Africa

Mauritania: 'Al-Qaeda men die' as troops fire on car

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Mauritanian soldiers have fired on a car packed with explosives outside the capital killing three suspected members of al-Qaeda's North African branch.

The army said several soldiers were also injured in the operation in the early hours of Wednesday morning.

It believes the three men were about to mount an attack in Nouakchott.

An army spokesman said the car was one of three all-terrain vehicles tracked by the security forces since crossing from Mali.

"The car was transporting three terrorists trying to infiltrate the capital by launching a kamikaze attack," Col Mohamed Ould Ahmed told the Associated Press news agency.

The occupant of a second vehicle was detained, but those travelling in the third vehicle are still being sought.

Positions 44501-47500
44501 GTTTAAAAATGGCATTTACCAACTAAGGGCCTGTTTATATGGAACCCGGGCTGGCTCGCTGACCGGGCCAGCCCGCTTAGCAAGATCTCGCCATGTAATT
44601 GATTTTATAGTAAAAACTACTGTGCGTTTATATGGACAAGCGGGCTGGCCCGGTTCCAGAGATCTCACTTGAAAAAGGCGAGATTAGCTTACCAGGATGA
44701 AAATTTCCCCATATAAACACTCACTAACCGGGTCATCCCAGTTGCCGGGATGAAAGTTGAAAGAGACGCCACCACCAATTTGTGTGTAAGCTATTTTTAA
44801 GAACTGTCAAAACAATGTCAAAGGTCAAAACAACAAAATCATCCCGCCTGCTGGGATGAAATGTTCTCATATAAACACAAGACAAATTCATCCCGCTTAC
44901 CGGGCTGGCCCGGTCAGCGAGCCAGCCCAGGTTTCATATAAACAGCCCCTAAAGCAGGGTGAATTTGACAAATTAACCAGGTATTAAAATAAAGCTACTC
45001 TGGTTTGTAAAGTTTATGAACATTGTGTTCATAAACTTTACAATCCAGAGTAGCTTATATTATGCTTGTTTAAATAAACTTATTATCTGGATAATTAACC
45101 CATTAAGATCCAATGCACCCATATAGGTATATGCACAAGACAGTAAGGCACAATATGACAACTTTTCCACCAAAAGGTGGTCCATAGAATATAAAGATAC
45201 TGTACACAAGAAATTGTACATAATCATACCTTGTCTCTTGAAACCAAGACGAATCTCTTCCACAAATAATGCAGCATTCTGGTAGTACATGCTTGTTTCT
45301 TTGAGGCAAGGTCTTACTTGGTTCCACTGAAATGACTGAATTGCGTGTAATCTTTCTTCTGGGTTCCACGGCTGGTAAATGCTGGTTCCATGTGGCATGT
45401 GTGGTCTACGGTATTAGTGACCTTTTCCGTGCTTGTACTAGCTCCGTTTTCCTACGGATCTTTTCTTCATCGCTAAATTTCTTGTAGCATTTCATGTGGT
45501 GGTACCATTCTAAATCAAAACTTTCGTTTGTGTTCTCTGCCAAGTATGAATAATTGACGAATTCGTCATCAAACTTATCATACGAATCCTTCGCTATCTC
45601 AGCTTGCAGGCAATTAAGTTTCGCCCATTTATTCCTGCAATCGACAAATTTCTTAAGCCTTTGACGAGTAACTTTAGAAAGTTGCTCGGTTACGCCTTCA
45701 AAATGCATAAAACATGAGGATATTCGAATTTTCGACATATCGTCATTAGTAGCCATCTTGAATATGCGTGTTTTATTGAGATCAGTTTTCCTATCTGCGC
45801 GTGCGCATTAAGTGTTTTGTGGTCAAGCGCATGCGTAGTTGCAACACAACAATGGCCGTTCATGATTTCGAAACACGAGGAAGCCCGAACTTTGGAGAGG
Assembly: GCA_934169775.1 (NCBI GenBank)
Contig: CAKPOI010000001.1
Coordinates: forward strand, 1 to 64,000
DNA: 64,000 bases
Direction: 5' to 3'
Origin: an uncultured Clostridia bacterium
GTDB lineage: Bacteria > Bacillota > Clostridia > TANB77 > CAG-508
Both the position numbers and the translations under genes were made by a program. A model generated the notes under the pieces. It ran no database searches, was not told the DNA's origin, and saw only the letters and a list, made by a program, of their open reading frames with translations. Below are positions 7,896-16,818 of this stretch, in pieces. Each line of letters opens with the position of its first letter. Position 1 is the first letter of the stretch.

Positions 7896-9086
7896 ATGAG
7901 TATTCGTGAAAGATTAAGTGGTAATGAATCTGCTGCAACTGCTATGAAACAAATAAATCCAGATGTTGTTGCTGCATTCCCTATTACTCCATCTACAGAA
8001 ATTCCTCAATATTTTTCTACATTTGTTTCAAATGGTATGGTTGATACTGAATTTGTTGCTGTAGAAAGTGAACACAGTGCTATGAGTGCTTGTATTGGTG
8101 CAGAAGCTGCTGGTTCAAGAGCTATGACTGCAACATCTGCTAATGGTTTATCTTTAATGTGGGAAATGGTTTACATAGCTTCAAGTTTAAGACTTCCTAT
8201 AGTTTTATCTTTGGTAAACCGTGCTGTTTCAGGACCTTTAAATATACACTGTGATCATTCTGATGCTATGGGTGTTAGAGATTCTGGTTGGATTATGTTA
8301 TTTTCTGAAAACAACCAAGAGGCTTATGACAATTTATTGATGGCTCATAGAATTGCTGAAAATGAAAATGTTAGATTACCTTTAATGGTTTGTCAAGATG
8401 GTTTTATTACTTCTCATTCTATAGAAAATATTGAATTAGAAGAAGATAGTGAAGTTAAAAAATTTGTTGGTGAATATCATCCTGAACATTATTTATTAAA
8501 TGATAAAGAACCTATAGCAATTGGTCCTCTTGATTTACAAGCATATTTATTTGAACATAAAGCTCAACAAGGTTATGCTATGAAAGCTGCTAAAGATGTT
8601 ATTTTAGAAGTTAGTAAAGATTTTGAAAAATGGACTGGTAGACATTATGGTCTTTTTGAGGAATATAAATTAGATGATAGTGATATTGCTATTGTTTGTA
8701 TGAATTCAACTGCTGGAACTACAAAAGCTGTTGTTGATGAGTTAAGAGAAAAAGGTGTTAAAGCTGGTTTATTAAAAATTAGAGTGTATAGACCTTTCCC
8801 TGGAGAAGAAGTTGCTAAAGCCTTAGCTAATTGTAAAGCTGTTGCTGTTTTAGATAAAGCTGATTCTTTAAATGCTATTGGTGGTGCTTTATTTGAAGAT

Correspondents say the explosion - which took place some 12km (eight miles) south of Nouakchott - woke up city residents in some southern suburbs in the early hours of the morning.

Earlier last year, four Sahara states - Mauritania, Mali, Niger and Algeria - set up a joint military headquarters in the south of Algeria to improve co-ordination in combating al-Qaeda in the Islamic Mahgreb (AQIM).

The group emerged in 2007 from an Algerian militant group, the Salafist Group for Preaching and Combat (GSPC), and aligned itself with Osama Bin Laden's international network.

It has carried out suicide attacks and ambushes in Algeria and in recent years has become more active in the Sahara, where governments struggle to impose their authority.

AQIM also carries out kidnappings for ransom or to demand the release of prisoners.

Last month, it claimed responsibility for the kidnapping of two Frenchmen in Niger who were later found dead after a failed attempt to rescue them on the Niger-Mali border.

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